History in Structure

This site is entirely user-supported. See how you can help.

Hove Railway Station and Footbridge

A Grade II Listed Building in Brighton and Hove, The City of Brighton and Hove

More Photos »
Approximate Location Map
Large Map »


Latitude: 50.8351 / 50°50'6"N

Longitude: -0.171 / 0°10'15"W

OS Eastings: 528888

OS Northings: 105548

OS Grid: TQ288055

Mapcode National: GBR JNW.KLJ

Mapcode Global: FRA B6JW.P5T

Entry Name: Hove Railway Station and Footbridge

Listing Date: 2 November 1992

Grade: II

Source: Historic England

Source ID: 1187584

English Heritage Legacy ID: 365616

Location: Brighton and Hove, BN3

County: The City of Brighton and Hove

Electoral Ward/Division: Goldsmid

Built-Up Area: Brighton and Hove

Traditional County: Sussex

Lieutenancy Area (Ceremonial County): East Sussex

Church of England Parish: Hove St Barnabas

Church of England Diocese: Chichester

Find accommodation in

Listing Text


579-1/12/106 (North side)
Hove Railway Station and Footbridge


Railway station, including earlier railway station, and
footbridge. Earlier building 1865-6, main building 1879,
footbridge 1880s, station forecourt 1905. The architect of the
main station was possibly F.D.Bannister.
Main station in classical style, earlier building in Tuscan
villa style, and very similar to Portslade Railway Station
(qv). Main building: red brick, grey brick plinth, stone
dressings and quoins, hipped bitumen covered slate roof with
skylight, corrugated plastic sheeting to hipped roofs of
station forecourt with cast-iron columns.
Plan: booking office with L-plan forecourt to south, 2
platforms with pedestrian bridge to north, (the bridge now
linking Station Approach with Hove Park Villas with platform
entrance closed), earlier station to east of booking office.
Main building: single-storey, 7 bays, quoins to openings
linked by continuous entablature, sash windows with 6-pane
upper lights, lower lights without glazing bars, 2 pedimented
entrances with panelled double doors to booking office, double
doors adjoining. Canopy carried on ornate fluted cast-iron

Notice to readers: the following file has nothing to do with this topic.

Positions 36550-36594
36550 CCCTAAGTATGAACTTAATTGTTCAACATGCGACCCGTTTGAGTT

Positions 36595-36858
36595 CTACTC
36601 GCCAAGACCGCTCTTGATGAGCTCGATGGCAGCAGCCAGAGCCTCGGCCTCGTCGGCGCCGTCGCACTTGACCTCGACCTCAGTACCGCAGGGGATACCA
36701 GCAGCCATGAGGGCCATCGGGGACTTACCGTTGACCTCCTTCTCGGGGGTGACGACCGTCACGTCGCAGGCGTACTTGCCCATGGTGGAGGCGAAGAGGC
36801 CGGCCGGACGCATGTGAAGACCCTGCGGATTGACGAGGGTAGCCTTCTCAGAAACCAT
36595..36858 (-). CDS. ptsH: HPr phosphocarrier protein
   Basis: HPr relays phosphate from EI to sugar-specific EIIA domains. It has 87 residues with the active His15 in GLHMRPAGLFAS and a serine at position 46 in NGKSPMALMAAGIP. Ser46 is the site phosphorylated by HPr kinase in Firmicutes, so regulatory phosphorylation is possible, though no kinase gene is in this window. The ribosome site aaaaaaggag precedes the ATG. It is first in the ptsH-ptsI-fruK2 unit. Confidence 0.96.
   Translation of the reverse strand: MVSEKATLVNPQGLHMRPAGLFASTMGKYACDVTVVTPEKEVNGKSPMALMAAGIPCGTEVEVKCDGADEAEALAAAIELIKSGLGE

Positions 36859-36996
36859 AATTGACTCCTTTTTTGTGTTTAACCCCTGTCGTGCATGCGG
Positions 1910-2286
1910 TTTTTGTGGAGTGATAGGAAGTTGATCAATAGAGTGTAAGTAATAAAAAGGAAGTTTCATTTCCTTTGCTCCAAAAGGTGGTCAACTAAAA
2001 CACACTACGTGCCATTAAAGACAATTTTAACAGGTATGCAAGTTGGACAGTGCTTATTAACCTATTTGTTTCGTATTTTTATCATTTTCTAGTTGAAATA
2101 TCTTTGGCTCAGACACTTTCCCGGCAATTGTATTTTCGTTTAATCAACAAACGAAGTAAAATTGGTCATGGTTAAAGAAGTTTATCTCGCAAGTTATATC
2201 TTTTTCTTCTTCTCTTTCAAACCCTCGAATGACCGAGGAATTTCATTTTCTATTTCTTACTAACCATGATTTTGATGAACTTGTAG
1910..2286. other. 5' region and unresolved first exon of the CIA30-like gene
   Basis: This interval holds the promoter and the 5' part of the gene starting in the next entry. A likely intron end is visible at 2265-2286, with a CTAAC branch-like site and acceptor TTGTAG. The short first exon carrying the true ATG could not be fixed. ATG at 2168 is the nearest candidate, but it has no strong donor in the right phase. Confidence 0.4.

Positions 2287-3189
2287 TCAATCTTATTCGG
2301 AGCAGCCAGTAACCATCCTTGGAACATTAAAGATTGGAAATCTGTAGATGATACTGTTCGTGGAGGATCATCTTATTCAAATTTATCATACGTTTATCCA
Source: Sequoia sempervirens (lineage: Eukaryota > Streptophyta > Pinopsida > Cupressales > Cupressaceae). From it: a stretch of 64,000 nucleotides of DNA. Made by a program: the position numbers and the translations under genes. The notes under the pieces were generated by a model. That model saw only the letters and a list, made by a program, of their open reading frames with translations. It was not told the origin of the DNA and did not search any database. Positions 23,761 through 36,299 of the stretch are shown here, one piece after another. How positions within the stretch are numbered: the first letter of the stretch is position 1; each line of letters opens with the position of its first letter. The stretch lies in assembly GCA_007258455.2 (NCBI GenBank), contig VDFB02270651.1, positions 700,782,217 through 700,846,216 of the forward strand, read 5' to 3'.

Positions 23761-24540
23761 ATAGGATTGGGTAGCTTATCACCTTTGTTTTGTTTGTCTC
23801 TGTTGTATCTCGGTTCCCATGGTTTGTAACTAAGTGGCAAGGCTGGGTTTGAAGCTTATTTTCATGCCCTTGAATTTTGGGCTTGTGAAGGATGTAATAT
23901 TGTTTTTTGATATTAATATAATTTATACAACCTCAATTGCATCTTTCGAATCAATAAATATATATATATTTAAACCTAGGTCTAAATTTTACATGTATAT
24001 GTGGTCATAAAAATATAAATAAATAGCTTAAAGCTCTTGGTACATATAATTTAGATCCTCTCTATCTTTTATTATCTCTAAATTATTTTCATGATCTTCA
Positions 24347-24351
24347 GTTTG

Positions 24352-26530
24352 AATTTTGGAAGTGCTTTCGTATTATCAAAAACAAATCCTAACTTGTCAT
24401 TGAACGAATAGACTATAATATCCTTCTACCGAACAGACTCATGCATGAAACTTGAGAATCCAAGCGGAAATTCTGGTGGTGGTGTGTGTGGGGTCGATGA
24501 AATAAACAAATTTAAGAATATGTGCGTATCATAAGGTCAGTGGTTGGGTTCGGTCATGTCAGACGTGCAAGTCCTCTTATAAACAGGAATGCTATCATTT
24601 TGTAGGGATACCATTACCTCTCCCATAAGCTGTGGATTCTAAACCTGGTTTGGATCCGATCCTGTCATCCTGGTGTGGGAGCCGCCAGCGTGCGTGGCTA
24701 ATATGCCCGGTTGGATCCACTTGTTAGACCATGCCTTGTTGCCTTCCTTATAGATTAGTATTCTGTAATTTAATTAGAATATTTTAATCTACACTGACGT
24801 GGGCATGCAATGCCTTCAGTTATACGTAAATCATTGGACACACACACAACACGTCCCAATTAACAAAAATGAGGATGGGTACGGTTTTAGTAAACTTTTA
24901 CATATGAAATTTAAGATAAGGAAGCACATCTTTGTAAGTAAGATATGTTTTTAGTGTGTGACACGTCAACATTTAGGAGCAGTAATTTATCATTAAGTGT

columns with capitals and decorative brackets carrying ties,
ornate stanchions to roof, shields with initials SLBC (South
London and Brighton Railway Company) incorporated in ironwork
entablature; the simpler pieces of iron work are thought to be
renewals. Earlier station: render over brick, bitumen covered
hipped slate roof, bracket cornice; 2 storeys, 2:4:2 bays, end
bays break forward slightly, segmental-headed window openings,
moulded surrounds and sash windows without glazing bars. Main
block flanked by 2 bay, single-storey, rusticated wings,
similar fenestration. At junction of the 2 stations, single
storey, 2-bay painted brick kiosk with hipped roof and
cresting to ridge.
Interior of main station distinguished by console brackets to
5-bay queen post roof, cast-iron columns to platform canopies,
plasterwork ceiling to waiting room, and remains of fine
pedestrian bridge with twisted columns with acanthus leaf
capitals surviving in places, also original cast-iron
The original railway station, known as Cliftonville, was
closed in 1879 when the new station, then known as West
Brighton, was built; in 1895 it was known as Hove.

Listing NGR: TQ2888805548

This text is from the original listing, and may not necessarily reflect the current setting of the building.

Other nearby listed buildings

BritishListedBuildings.co.uk is an independent online resource and is not associated with any government department. All government data published here is used under licence. Please do not contact BritishListedBuildings.co.uk for any queries related to any individual listed building, planning permission related to listed buildings or the listing process itself.

British Listed Buildings is a Good Stuff website.